Alberta’s Hydrogen Plans Bolstered by CCS Capacity
The government of Alberta’s plans to become a major force in the emerging blue hydrogen economy, sketched earlier this week in its Natural Gas Strategy & Vision, was bolstered by a report from the Canada Energy Regulator (CER) on October 7. It suggests the province and neighbouring Saskatchewan together have 190-640bn metric tons of CO2 storage capacity, or about 9% of the estimated onshore capacity in North America.
“The storage potential in these two provinces is significant, however, the wide range of estimates for Alberta and Saskatchewan highlights the uncertainties remaining for future CCS projects: storage site location and accessibility, long-term economic viability, type of storage, pressure toleration in the formations, future technology, costs, and policy trends,” the regulator said.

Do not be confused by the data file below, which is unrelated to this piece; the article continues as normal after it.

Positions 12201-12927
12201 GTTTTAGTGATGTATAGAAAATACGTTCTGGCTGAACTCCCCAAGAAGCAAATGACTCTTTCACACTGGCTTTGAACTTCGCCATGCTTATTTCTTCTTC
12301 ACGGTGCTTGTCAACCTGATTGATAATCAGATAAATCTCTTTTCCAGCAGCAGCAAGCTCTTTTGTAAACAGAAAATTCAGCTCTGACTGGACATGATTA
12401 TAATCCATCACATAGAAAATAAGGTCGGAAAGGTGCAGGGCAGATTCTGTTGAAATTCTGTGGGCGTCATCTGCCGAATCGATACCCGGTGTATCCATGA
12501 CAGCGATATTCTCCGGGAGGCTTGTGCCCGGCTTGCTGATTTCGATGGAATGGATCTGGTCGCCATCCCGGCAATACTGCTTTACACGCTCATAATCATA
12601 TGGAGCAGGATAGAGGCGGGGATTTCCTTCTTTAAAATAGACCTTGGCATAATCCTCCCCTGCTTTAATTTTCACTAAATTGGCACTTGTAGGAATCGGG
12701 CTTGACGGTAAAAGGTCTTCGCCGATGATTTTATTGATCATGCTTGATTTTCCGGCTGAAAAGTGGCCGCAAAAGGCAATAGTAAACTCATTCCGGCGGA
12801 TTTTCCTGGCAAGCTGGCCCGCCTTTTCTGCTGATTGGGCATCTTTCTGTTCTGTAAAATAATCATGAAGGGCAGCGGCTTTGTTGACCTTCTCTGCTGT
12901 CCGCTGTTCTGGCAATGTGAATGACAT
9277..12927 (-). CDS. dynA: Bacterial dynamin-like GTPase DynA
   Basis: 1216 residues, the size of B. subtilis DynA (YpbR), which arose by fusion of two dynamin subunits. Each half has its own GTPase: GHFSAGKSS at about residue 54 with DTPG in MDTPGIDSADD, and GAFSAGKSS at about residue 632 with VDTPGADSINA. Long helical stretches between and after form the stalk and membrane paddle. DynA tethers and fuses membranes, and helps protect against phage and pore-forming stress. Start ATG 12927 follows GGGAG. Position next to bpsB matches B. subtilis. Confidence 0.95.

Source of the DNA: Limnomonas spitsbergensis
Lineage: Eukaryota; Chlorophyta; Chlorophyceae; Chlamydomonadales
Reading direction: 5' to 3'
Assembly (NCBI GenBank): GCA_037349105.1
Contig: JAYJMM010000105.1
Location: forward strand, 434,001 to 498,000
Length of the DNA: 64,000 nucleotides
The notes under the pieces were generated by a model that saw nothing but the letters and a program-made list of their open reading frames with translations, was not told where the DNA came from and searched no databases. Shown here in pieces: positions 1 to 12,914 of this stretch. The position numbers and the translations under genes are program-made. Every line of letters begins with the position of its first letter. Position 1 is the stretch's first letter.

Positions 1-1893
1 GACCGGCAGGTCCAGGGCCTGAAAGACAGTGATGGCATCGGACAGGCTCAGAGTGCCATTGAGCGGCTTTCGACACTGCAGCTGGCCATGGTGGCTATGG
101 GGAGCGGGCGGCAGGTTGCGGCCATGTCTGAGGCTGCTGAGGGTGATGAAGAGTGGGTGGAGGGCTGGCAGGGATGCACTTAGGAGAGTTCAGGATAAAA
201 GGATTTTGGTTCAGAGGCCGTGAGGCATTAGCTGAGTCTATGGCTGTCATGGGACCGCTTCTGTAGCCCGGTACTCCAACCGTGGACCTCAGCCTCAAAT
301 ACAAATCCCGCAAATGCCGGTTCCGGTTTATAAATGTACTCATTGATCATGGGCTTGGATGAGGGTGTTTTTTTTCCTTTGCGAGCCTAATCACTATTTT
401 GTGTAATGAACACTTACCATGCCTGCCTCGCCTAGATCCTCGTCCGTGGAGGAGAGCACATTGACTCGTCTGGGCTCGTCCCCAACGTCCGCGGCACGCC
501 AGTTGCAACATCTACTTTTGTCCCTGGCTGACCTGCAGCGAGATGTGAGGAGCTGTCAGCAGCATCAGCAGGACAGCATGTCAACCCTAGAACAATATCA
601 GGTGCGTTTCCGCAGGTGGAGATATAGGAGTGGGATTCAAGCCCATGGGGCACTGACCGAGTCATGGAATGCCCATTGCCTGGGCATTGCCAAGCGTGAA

In the Alberta Carbon Trunk Line (ACTL), which extends from CO2 sources at refineries, chemical and fertiliser plants northeast of Edmonton to carbon sequestration zones in central Alberta, producers have an asset that has access to an estimated 2bn mt of cumulative CO2 storage.
Fully operational since June, the ACTL will sequester up to 1.8mn mt/yr of CO2 from a refinery and a fertiliser plant, but it has the capacity to move as much as 14.6mn mt/yr of CO2 to sequestration locations.
In 2018, total emissions from Alberta’s refinery, chemical and fertiliser sectors were 14.7mn mt, the CER said. Emissions from industrial operations in Alberta and Saskatchewan together the same year amounted to about 250mn mt of CO2.